Eyelid surgery is usually done on an outpatient basis using either a local anesthetic with sedation or general anesthesia. The surgery can take from 1 to 3 hours, depending on whether both the upper and lower lids are modified.
During surgery on the upper eyelids, the surgeon marks the natural creases and folds of the eyelids so he or she can make the incisions along those lines, hiding the scars in the folds. He or she makes the incisions and removes or repositions the surplus fat, muscle, and skin. When working on the lower eyelids the surgeon makes an incision either along the eyelash line or inside the lower lid, which leaves no visible scar, and trims away the excess fat, muscle, and skin. He or she then uses fine absorbable stitches (which do not have to be removed) to sew the incisions closed. Scarring from the incision will be hidden in the natural folds of the lids.
After Blepharoplasty Surgery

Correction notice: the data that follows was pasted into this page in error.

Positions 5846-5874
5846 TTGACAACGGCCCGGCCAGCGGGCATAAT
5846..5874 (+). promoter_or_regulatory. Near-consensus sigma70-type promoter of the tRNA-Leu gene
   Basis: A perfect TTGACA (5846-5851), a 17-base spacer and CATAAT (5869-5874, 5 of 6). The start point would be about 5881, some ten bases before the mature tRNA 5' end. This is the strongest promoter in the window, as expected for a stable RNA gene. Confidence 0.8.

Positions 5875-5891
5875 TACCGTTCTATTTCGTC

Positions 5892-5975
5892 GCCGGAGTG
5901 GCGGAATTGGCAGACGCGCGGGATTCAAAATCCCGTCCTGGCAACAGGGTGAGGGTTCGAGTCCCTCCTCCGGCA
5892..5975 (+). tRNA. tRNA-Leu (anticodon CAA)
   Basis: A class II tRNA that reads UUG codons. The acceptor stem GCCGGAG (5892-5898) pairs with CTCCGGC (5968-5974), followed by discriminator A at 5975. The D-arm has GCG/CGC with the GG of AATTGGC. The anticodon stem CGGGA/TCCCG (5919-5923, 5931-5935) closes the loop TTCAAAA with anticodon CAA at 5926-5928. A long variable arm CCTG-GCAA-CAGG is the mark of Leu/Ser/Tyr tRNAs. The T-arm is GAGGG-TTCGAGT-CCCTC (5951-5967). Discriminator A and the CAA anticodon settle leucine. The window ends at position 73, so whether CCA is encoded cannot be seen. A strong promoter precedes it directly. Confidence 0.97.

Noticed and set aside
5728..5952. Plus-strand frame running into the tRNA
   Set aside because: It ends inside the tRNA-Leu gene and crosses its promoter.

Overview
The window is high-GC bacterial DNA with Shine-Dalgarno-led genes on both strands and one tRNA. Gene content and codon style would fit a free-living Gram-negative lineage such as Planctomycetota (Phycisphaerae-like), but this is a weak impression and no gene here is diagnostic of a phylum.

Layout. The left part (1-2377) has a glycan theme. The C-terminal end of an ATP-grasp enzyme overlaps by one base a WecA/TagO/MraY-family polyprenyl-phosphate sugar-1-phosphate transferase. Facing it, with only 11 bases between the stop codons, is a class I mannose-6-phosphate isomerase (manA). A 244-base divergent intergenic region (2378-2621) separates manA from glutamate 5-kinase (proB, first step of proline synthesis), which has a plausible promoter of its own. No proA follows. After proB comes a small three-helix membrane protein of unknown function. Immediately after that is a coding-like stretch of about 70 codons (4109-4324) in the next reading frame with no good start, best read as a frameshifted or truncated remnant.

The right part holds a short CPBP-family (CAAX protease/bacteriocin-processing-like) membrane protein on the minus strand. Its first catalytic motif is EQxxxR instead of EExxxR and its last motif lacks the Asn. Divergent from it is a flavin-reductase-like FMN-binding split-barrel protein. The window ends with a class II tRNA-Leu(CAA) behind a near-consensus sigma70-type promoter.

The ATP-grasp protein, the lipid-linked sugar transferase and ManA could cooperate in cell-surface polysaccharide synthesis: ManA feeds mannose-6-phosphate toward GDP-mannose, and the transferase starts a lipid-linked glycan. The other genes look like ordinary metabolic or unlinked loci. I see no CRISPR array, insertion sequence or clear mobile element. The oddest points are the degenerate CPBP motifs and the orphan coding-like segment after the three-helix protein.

If you have had eyelid surgery, you can expect to have bruising and swelling, especially at the corners of your eyes, for about 2 or 3 weeks. A feeling of tightness in the eyelids is normal, and some people feel as if their eyelids are so tight, they cannot close their eyes, but this feeling usually goes away in a few weeks. You will probably have some pain or discomfort. Your eyes may feel dry and may burn and itch for a few weeks, and you may have double vision or blurred vision during the recovery period. You may also have increased tearing and sensitivity to light and wind. In very rare cases, the lower eyelid can pull down and turn outward, requiring further surgery or longer recovery time to correct. The main risk after eyelid surgery is infection. Your doctor may prescribe an eye ointment to relieve drying, and pain medication to minimize your discomfort.
To immediately relieve some of the swelling, gently apply cold, wet cloths to your eyes. Keep your head elevated at all times—even while sleeping. Carefully clean your eyes every day as your doctor recommends to get rid of any sticky residue and to prevent infection. Don’t wear contact lenses for at least 2 weeks after surgery or until your doctor says it is OK to do so. You probably can begin to read or watch TV 2 or 3 days after your surgery and you will probably be able to return to work within a week. But avoid strenuous activity, such as jogging, until 1 or 2 weeks after the procedure.